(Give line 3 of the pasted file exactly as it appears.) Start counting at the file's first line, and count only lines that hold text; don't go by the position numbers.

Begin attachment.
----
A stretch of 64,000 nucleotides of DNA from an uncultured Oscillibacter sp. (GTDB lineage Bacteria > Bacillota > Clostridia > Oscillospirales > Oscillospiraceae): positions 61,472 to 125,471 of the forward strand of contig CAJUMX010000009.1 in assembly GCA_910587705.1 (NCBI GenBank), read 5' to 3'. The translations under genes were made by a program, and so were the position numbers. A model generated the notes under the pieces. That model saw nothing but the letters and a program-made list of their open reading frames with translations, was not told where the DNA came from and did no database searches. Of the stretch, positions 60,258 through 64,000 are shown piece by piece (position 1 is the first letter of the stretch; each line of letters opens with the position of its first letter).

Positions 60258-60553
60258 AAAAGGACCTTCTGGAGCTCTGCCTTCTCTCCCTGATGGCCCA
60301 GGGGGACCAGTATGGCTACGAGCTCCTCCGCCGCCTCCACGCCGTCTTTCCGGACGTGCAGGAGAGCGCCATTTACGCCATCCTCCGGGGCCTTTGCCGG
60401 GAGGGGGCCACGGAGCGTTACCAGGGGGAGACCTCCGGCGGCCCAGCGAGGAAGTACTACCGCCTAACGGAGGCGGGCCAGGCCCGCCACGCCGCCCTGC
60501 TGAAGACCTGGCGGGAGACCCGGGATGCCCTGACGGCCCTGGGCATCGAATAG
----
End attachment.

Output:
60258 AAAAGGACCTTCTGGAGCTCTGCCTTCTCTCCCTGATGGCCCA